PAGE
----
When my family entered the El Al terminal at Newark Airport, we were met by someone who asked  where we came from and where were going. When we got into the terminal and on the line to check in,  an El Al employee asked my 12 year old son (out of my ear’s range) why we were going to Israel. He asked if we were Jewish and when my son answered yes, so followed up by asking the name of our Synagogue and our Rabbi’s name. But while he was asking questions I could feel his eyes gauging my reaction to our kid’s interrogation. The “interrogation” took no longer than thirty seconds.  When he was done with my son, he came to me and asked the same questions (plus the typical who packed your luggage-type queries)  once again gauging my reaction very closely.

Like the Mossad, tank drivers, and air force pilots, Israeli airport security have that super hero, no-nonsense, get to the point directness and efficiency. “Who packed your bags?” “What was your bar mitzah portion?” “Why are you even here visiting?” This quick-fire interrogation was not bothersome but reassuring. We got the feeling that we were dealing with people who knew what they were doing.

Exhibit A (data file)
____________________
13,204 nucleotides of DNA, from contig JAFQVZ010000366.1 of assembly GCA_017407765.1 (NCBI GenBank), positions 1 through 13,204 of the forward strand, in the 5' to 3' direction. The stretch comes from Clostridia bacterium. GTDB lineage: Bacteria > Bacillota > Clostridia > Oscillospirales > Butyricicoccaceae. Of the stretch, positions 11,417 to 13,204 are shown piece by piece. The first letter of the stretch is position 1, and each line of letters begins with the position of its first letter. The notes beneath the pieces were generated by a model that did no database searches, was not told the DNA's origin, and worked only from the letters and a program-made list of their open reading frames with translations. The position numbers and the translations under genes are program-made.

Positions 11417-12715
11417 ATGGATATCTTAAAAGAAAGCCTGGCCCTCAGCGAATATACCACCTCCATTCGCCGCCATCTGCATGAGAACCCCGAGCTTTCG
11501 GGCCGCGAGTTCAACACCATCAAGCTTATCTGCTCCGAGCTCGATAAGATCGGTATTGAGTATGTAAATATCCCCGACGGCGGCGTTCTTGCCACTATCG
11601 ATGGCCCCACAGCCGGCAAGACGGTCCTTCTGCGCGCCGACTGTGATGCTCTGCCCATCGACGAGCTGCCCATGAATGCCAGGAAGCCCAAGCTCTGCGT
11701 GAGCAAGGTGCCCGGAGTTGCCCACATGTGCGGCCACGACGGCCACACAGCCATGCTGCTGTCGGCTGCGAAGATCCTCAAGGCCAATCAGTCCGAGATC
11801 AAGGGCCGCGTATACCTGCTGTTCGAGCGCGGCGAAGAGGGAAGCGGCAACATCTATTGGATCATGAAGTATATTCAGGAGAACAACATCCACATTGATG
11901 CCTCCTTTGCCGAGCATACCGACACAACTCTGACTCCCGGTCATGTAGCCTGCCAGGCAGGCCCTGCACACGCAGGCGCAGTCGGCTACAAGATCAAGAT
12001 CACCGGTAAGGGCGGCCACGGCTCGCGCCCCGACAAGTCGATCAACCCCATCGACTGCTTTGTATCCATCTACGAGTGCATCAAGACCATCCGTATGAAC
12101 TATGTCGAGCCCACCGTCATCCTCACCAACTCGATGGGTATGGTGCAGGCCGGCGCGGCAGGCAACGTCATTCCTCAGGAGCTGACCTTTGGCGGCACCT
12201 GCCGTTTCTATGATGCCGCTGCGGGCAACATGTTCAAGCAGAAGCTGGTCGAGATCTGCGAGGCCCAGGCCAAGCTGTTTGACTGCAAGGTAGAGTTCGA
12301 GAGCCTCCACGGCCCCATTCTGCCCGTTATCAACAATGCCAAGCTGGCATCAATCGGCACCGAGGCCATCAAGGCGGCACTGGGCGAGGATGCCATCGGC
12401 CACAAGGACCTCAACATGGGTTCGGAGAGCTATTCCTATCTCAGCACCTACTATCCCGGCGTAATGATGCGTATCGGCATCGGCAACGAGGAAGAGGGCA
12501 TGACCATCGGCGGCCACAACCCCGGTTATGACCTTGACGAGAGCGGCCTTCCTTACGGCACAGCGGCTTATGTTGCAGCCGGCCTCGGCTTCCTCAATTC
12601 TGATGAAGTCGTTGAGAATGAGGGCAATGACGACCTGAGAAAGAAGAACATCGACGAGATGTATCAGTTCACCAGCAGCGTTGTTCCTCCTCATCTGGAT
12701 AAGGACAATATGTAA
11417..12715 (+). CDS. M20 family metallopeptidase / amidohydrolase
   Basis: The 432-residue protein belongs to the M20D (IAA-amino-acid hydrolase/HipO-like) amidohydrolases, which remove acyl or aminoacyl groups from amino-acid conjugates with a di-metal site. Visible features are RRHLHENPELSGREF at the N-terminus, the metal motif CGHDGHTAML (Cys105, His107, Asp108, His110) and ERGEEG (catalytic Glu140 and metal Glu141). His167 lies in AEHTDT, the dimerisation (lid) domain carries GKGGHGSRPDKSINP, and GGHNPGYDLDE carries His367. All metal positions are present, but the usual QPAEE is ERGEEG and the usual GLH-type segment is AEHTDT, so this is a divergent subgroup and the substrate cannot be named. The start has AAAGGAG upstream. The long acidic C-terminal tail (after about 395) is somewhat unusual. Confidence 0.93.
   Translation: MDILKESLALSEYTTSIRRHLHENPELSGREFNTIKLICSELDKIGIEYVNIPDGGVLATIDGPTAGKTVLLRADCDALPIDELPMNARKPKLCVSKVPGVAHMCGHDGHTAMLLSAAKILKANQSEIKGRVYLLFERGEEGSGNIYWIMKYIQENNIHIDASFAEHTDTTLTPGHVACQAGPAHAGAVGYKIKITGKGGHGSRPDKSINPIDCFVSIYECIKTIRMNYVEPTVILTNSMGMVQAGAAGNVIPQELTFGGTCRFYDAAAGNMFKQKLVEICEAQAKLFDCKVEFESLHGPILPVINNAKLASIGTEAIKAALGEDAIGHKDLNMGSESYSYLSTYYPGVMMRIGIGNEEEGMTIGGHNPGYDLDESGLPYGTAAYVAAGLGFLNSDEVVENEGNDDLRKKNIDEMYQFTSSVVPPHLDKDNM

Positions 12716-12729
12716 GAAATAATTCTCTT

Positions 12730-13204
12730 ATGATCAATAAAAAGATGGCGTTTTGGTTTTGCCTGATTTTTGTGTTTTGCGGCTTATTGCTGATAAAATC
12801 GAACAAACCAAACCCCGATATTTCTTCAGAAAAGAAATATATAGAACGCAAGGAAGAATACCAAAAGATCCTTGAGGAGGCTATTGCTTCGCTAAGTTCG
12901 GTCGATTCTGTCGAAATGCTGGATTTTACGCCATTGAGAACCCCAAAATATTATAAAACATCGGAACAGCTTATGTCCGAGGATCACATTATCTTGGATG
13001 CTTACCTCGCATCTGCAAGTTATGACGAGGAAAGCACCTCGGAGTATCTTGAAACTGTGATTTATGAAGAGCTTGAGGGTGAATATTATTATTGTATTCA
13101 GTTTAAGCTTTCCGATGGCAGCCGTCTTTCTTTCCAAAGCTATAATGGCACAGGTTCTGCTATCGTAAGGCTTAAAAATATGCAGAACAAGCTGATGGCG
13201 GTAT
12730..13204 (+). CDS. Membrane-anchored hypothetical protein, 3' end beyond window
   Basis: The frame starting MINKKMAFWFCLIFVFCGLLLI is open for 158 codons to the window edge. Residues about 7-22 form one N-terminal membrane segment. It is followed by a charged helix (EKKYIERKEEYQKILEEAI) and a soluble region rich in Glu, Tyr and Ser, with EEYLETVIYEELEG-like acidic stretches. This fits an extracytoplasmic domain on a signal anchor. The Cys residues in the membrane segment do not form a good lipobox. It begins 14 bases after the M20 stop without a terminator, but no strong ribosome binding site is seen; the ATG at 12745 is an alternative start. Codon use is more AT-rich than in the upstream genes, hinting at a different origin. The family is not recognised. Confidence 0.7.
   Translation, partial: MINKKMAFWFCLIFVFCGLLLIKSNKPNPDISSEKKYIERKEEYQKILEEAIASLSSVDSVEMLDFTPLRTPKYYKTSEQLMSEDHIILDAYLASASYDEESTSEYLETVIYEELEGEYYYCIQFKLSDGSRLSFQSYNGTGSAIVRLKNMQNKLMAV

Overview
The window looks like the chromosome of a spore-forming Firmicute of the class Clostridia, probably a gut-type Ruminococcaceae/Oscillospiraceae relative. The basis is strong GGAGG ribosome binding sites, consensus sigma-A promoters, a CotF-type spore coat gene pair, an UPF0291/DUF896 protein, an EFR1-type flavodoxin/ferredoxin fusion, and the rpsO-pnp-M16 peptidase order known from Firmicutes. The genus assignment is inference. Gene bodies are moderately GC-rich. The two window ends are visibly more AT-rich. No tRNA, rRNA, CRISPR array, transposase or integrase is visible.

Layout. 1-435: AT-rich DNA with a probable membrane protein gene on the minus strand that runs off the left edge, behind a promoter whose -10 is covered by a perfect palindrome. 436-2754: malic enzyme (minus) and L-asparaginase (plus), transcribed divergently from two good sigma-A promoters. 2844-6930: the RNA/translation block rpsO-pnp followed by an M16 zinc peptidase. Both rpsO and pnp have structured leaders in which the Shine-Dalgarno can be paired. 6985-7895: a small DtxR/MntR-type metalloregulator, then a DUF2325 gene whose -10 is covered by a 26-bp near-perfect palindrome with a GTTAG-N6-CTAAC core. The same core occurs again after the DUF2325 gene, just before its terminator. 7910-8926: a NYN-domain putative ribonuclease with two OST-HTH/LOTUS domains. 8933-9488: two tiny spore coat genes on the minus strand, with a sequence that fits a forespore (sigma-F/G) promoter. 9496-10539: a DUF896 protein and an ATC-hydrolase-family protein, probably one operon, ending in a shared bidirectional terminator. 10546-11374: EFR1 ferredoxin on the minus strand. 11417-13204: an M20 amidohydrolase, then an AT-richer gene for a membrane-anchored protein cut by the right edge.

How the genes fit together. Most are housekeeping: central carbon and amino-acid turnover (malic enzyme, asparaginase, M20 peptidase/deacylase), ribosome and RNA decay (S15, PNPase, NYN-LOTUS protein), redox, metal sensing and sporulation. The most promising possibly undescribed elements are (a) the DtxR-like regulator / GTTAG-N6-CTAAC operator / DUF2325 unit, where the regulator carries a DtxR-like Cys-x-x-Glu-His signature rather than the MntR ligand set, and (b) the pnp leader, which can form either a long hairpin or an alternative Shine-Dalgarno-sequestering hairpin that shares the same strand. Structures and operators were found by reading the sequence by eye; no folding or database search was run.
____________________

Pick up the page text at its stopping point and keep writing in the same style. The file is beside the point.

Non-Jewish tourists tend to be questioned a bit more thoroughly, and may be grilled over the purpose of their visit and about their accommodation…

… the procedure for Arabs and Muslims can often be lengthy and irritating, ending with a full body and baggage search. Visitors who have passport stamps from countries hostile to Israel are also questioned intensively in what can be a traumatic experience for the uninitiated.

….Anyone admitting to leaving their luggage at an airport or bus station left-luggage area before check-in will have their suitcases stripped, with each item individually checked and re-packed.

In 2008, Israel’s supreme court rejected a petition presented by a group of disgruntled Israeli Arab citizens, backed by the Association of Civil Rights in Israel, demanding an end to ethnic profiling as discriminatory and illegal.

If I had been more attentive when I was travelling to Israel,  I would have noticed that throughout the terminal there were “armed eyes” looking at my family as well as everyone else about to get on a plane. These observers were making the same behavioral profiles as the guy who questioned  people on line.

“It is mindboggling for us Israelis to look at what happens in North America, because we went through this 50 years ago,” said Rafi Sela, the president of AR Challenges, a global transportation security consultancy.,.

Officers are looking for nervousness or other signs of “distress” — behavioral profiling. Sela rejects the argument that profiling is discriminatory.

“The word ‘profiling’ is a political invention by people who don’t want to do security,” he said. “To us, it doesn’t matter if he’s black, white, young or old. It’s just his behavior. So what kind of privacy am I really stepping on when I’m doing this?”